Maimonides did not want his brother to travel to India by sea, not for all the treasures in the universe. And David promised to complete the journey in Aydhab, where goods could be bought and sold. Crossing the desert with a caravan, Maimonides thought, was harsh enough, but safer than the sea travel. He told his brother to not travel by sea no matter what happens. Usually, David listened to his brother, but not this time, as you will soon see. In the previous posting, you saw the last letter Maimonides wrote to his brother. It expressed anguish and fear for David’s safety. Here is the last letter David sent to Maimonides, right before he defied him and decided to join another caravan and board the boat to India after all…
The letter, as it was found, was in reasonably good shape, but some words are missing. I will be adding my assumptions as to those missing words in orange. Where nothing can be guessed, I will add this symbol [...], also in orange.
The last letter that Maimonides received from his brother
To my beloved brother Rabbi Moses, son of Rabbi Maimon – the memory of the righteous be blessed!
David, your brother who is longing for you – may God unite me with you under the most happy circumstances in his grace.
I am writing this letter from Aydhab. I am well, but my mind is very much troubled, so that I walk around in the bazaar and do not know – by our religion – where I am [...], nor how it is that I did not imagine how much you must worry about me.
This is my story: I reached Qus and after Passover I booked for Aydhab in a caravan. [For reasons unknown, David did not want to join the caravan that was going to Aydhab, and which was part of his original arrangements. It seems to me that he discovered the owner was a crook and was afraid of being robbed or left for dead. He must have left with only one or two companions, a very dangerous way to travel.] So we travelled alone out of fear of him. No one has ever dared to embark on such a disastrous undertaking. I did it only because of my complete ignorance. But God saved us after many frightful encounters, to describe which would lead me too far afield. When we were in the desert, we regretted what we had done, but the matter had gone out of our hands. Yet God had willed that we should be saved. We arrived in Aydhab safely with our entire baggage. We were unloading our things at the city gate, when the caravans arrived. Their passengers had been robbed and wounded and some had died of thirst. Among them was Ibn al-Rashidi, but he was unharmed. [This may have been the caravan David did not want to travel with.] We preceded him only slightly and there was only a small distance between us and those who were robbed. We were saved only because we had taken upon ourselves those frightful experiences. All day long I imagine how you must feel when you hear about Ata Allah Ibn al-Rashidi, how he was robbed, and you believe that I was in his company. Then God comes between me and my reason.
To cut a long story short: I arrived in Aydhab and found that no imports had come here [...] at all. I found nothing to buy except indigo. So I thought about what I had endured in the desert [probably, he felt he should let himself lose the opportunity for trade after all he had already gone through]; then it appeared a simple matter for me to embark on a sea voyage. I took Mansur as my travel companion, but not Ma`ani, for all my troubles came only from him; you know the man and how he behaves (2 Kings 9:11). Sometime, if God wills it, I shall tell you all that happened between us on our way from Fustat to Aydhab.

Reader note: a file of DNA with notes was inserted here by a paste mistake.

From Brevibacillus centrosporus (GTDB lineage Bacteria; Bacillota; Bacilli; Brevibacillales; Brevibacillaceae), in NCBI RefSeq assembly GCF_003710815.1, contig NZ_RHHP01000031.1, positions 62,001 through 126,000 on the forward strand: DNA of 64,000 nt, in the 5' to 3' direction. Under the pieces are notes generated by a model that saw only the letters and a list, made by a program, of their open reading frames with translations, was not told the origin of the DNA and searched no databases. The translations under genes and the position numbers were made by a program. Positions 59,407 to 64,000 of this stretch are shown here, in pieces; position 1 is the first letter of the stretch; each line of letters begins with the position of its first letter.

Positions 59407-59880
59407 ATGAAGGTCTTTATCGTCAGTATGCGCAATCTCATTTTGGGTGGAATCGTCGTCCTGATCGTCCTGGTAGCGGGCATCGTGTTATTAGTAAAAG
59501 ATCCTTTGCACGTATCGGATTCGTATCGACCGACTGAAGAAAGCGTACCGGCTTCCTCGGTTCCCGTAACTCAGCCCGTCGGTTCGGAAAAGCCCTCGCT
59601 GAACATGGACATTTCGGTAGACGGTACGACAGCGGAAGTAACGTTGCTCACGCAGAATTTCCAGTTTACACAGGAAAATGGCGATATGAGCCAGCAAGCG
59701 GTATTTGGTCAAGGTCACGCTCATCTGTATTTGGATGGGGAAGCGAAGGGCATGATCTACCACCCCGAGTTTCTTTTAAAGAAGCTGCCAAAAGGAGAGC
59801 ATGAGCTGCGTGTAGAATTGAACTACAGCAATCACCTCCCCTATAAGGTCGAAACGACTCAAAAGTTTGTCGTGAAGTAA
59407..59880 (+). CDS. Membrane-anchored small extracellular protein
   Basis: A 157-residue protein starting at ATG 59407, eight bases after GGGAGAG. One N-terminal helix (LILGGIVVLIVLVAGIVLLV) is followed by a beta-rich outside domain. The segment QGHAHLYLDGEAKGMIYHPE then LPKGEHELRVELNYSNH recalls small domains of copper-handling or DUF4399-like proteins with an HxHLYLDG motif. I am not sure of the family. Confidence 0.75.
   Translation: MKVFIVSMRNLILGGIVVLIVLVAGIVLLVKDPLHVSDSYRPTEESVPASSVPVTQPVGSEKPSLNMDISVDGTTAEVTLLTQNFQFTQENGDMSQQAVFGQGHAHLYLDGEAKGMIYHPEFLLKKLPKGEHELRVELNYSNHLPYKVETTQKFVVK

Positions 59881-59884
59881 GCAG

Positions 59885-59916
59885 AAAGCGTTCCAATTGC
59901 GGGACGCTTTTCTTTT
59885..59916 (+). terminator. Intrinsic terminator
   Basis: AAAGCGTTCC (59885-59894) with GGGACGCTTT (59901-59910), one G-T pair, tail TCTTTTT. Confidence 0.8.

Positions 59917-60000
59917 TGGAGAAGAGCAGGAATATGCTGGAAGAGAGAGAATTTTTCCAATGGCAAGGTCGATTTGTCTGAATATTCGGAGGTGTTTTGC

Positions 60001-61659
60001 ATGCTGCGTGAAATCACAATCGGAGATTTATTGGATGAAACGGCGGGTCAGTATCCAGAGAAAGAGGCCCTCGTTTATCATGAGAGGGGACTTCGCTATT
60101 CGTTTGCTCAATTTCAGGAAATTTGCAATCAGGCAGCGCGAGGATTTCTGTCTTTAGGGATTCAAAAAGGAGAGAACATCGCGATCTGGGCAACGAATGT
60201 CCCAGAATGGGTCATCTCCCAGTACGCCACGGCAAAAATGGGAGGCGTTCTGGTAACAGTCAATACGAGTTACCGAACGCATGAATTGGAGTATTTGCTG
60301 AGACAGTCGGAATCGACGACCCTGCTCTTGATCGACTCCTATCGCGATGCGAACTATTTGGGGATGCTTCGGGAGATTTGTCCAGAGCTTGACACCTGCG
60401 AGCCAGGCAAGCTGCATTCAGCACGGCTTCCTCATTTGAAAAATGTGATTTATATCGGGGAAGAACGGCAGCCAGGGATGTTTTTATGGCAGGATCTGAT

My company in the Malabar sea will be [...], Salim, the son of the broker and his brother's son, Makarim al-Hariri and his brother, and the brother of Sitt Ghazal. But Ma`ani embarked, together with Ibn al-Kuwayyis on another ship, and Bu 'l-Ala remains in Dahlak, since the ship in which he travelled foundered, but he was saved and absolutely nothing of his baggage was lost. Ibn Atiyya, however, was in another boat, together with Ibn al-Maqdisi. Their boat foundered and only their dinars remained with them.
Now, despite all of this, do not worry. He who saved me from the desert with its [probably "dangers"] will save me while on sea. [...]
And, please, calm the heart of the little one and her sister; do not frighten them and let them not despair, for crying to God for what has passed is a vain prayer (M. Berakhot 9:3). I am doing all of this out of my continuous efforts for your material well-being, although you have never imposed on me anything of the kind. So be steadfast; God will replace your losses and bring me back to you. Anyhow, what has passed is past, and I am sure this letter will reach you at a time when I, God willing, shall have already made most of the way. But the counsel of God alone will stand (Proverbs 19:21). Our departure will probably be around the middle of Ramadan.
I shall travel with [...] Tell this to his uncle, and also that he is fine. Best regards to you, to Bu Ali and his brother, to the elder Bu Mansur and his brothers, to my sisters and the boys, to all our friends, to the freedman, and Mahasin.
Written on the 22nd of Iyyar, while the express caravan is on the point of leaving.